The Indiana legislature, with heavy backing from the NRA, recently passed a bill that allows residents to use deadly force in response to the unlawful intrusion by a “public servant” to protect themselves and others, or their property. The bill was signed into law by governor Mitch Daniels.
Indiana is the first U.S. state to specifically allow force against officers, according to the Association of Prosecuting Attorneys in Washington, which represents and supports prosecutors. The National Rifle Association pushed for the law, saying an unfavorable court decision made the need clear and that it would allow homeowners to defend themselves during a violent, unjustified attack. Police lobbied against it.
Well obviously police would be against any bill, even a reasonable one, that allowed the use of force against them. But the NRA says that there was a need for this sort of legislation after an unfavorable court decision. Presumably that court decision had to do with a situation that this law would be applicable to. Let’s see what state senator Michael Young, the bill’s author, had to say:
Republican state Senator R. Michael Young… said there haven’t been any cases in which suspects have used the law to justify shooting police.
Oh, uh… what? Well still, there must be a perfectly good, completely logical reason for the law to have been written and passed.
Young cited a hypothetical situation of a homeowner returning to see an officer raping his daughter or wife.
You can’t really cite a hypothetical situation. You can completely make up a hypothetical situation, since it’s like, hypothetical. But whatever, I guess sometimes police do abuse their power. Maybe an officer would actually go so far as to warrant someone defending themselves by using deadly force. I actually found a perfect example of a cop overstepping his authority and an everyday citizen standing up to him. Check it out. It’s almost inspirational.
I believe that was in Gary, Indiana. It’s not a great place. According to everyone in support of this new shoot first, argue that it was legal later law, the state needed a reasonable piece of legislation on the books in case a (totally plausible) situation like coming home to a police officer raping your daughter happens to someone. Here’s what governor Daniels had to say:
“In the real world, there will almost never be a situation in which these extremely narrow conditions are met,”… “This law is not an invitation to use violence or force against law enforcement officers.”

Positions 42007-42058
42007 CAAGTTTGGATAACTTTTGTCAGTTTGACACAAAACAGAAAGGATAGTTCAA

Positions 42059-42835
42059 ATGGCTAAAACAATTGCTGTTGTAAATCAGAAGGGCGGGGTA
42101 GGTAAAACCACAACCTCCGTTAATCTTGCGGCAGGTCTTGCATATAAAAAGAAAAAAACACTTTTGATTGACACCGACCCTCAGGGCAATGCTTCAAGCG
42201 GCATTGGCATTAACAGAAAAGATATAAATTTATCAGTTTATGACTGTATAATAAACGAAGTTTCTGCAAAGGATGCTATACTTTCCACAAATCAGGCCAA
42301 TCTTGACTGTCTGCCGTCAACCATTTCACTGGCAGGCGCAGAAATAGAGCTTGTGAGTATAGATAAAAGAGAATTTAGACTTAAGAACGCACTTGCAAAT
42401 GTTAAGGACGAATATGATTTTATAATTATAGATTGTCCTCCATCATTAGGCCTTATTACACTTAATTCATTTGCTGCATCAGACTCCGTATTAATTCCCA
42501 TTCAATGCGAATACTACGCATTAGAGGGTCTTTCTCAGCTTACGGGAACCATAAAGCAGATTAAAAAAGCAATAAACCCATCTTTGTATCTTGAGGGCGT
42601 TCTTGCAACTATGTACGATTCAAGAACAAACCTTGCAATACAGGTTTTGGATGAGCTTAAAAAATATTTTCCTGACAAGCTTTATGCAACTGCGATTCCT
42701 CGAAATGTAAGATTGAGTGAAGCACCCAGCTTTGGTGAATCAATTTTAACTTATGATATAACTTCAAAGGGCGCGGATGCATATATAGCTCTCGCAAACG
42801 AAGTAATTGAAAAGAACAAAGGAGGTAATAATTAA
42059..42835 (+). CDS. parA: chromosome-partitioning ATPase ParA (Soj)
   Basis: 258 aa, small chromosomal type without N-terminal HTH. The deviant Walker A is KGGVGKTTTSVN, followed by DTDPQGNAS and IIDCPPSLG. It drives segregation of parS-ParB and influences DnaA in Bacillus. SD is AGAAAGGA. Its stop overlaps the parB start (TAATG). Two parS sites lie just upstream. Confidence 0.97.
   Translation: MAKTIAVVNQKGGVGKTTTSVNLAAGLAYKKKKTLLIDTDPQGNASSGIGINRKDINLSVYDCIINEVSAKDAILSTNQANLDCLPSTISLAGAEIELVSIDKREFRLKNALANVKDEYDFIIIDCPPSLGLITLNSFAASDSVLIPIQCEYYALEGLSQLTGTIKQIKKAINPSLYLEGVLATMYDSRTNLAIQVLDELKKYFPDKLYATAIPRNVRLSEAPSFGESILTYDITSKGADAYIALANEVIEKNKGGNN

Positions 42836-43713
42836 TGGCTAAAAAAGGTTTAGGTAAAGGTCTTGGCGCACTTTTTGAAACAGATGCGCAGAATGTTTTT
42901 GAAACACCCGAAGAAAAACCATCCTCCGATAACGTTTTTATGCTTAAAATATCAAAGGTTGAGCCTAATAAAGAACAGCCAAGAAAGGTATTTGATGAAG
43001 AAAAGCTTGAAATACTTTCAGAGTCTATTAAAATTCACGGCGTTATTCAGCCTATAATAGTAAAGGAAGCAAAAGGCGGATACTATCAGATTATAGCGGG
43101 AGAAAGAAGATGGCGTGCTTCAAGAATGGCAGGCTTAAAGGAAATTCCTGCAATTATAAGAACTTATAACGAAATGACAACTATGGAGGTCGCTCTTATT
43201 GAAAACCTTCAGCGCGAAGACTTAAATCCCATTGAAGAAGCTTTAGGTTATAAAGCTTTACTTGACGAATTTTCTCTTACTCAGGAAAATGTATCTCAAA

That makes perfect sense, except that it is absolutely an invitation to use force against the police. Responsible gun owners are responsible gun owners, and more likely than not law abiding citizens. Smart people are smart people, and know that shooting a cop is a really terrible idea and that they probably shouldn’t do it. Unfortunately the police don’t have a whole lot of run ins with responsible gun owners or smart people. The most eloquent debate I’ve ever seen someone have with a police officer on Cops went something like this:
Crack Addict: NAH NAH NAH! Fuck you mothufuckin’ pig! I got that first amendment mothuhfuckuh.
Officer: Sir the first amendment doesn’t give you the right to sell crack rocks to prostitutes.
Crack Addict: Imma need my fifth amendment then.
The problem with this law isn’t that people can legally attack and possibly kill a police officer in the one in a million scenario that the officer would deserve it. The problem is that the violent, dangerously stupid, nothing-to-lose low lives that the police deal with everyday will think they have the right to defend themselves violently, and probably do so more than before.
Instead of passing this pointless law and claiming that there won’t be problems because people are reasonable and will understand what the law really means, I have a better idea. Rely on the fact that people, especially judges, will be reasonable enough to understand the extenuating circumstances the one time some poor bastard actually does walk in on a cop raping his daughter and kills him. I mean, you did say they were reasonable after all. We’ve all agreed with an NWA song once or twice in our lives before, but this is ridiculous.
- [via Bloomberg Businessweek]